Fire marshal investigation still not resolved
It’s been almost three months since Butch Browning resumed his position as state fire marshal after retiring amid allegations he misused his authority. Investigations into those allegations, however, have yet to be concluded.
State Inspector General Stephen Street said Monday his office is “near the end of the (investigatory) process” and will release a “detailed report” when that process is complete. Street declined to provide an exact timeline.
State Police Col. Michael Edmonson said his agency’s investigation is complete but will not be closed until it’s gone through the proper approval process and the inspector general’s investigation is finished.
“We are working with the inspector general to help him finish his report,” Edmonson said. “Out of respect for his office, we will let him finish his report before releasing ours.”
As for his agency’s initial findings, Edmonson said investigators determined Browning neither broke the law nor attempted to defraud the State Fire Marshal’s Office or the public. Edmonson released such findings on May 4, the day Browning accepted the colonel’s offer to resume his governor-appointed position as state fire marshal.
Edmonson said he didn’t want to delay the job offer because he wanted to treat Browning “the way I would want to be treated.”
“If an allegation was made against me that I know not to be true or not completely accurate, I would hope someone would take the time to look at it and do so quickly,” he said. “I saw how important it was to vet these (allegations) out, and if they aren’t accurate, to report that.”
The complaints against Browning allege the state fire marshal suppressed information about his office’s handling of an investigation of a carnival ride accident that injured two teens in Greensburg, allowed noncommissioned investigators to purchase their old service weapons, and wore military medals and ribbons without having served in the military.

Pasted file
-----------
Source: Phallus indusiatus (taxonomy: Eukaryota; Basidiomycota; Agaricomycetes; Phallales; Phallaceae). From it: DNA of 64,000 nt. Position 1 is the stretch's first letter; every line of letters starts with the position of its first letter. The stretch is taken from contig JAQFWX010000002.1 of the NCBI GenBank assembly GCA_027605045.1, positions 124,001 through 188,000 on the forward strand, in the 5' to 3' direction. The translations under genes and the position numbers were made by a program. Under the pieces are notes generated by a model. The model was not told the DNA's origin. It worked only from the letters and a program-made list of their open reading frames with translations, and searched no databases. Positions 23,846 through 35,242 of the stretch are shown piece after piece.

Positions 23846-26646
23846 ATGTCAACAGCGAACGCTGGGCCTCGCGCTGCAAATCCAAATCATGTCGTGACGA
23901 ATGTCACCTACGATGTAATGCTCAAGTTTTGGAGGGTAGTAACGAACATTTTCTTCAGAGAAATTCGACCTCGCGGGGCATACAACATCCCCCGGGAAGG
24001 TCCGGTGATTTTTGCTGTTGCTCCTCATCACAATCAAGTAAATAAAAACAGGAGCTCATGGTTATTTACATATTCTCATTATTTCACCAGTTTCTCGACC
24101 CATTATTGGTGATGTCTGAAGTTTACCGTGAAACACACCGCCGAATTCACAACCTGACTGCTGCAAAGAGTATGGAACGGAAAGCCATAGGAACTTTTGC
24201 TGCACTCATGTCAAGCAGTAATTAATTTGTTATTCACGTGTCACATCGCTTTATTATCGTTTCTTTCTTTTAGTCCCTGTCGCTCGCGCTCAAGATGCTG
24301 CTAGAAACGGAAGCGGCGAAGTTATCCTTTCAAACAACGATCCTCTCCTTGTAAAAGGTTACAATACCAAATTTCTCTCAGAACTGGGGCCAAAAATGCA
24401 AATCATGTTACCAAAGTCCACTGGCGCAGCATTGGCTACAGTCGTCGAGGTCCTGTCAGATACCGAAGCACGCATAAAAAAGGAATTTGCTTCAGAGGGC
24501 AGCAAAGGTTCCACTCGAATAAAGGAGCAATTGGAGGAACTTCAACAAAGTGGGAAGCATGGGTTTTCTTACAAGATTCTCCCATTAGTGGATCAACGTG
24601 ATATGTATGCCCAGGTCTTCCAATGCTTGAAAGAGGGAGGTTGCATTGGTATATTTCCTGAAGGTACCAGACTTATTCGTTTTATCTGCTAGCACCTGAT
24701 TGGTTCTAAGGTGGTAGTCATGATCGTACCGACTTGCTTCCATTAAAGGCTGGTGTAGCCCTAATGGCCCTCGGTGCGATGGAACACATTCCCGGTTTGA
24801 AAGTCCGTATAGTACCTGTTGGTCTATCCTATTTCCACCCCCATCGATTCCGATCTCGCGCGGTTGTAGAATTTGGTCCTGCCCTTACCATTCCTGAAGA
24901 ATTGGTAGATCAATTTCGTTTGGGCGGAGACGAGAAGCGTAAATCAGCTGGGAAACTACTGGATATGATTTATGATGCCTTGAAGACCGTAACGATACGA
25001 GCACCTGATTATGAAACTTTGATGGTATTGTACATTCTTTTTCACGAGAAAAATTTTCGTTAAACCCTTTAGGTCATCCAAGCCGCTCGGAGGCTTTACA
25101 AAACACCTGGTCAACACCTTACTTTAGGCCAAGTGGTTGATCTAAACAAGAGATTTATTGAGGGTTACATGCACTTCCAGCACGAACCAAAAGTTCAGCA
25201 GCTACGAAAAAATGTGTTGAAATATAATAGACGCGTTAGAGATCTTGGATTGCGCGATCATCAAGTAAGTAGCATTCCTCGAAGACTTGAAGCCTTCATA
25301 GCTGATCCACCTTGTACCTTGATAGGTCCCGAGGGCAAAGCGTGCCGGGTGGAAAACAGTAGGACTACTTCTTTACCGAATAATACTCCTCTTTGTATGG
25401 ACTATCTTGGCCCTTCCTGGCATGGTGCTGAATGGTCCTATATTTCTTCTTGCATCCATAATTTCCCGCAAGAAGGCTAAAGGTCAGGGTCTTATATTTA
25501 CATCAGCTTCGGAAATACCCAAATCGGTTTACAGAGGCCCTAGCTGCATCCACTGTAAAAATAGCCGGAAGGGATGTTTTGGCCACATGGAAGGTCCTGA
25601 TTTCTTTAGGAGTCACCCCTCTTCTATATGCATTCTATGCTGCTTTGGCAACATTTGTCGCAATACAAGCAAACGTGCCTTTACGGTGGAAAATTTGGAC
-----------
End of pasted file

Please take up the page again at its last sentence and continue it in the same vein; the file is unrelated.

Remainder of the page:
State Police and the Office of the Inspector General also are investigating a letter Browning allegedly wrote and sent to the governor admitting he mismanaged public funds for personal gain. State Police deemed the letter a fraud and found no evidence to support the complaints. The inspector general is still looking into the matter.
Meanwhile, the mother of the two teens injured last year on the Greensburg carnival ride filed suit against the state Fire Marshal’s Office, alleging the agency failed to properly inspect the ride prior to it being used at a carnival on the grounds of St. Helena Central High School. The mother filed the suit a day before Browning stepped back into his job as state fire marshal.
Browning has said he decided to accept Edmonson’s offer to return to the State Fire Marshal’s Office, instead of taking a job in the private sector, because “my passion is public service.” Browning also has said he welcomes any opportunity to make positive changes and appreciates any input he receives from State Police or the inspector general.
How much longer will Browning and the public have to wait for such input and what will happen to Browning if the inspector general’s investigation doesn’t exonerate him? Until these questions are answered, the reputation of Browning and his office will remain on the line.
Kimberly Vetter covers crime in East Baton Rouge Parish. She can be reached at firstname.lastname@example.org.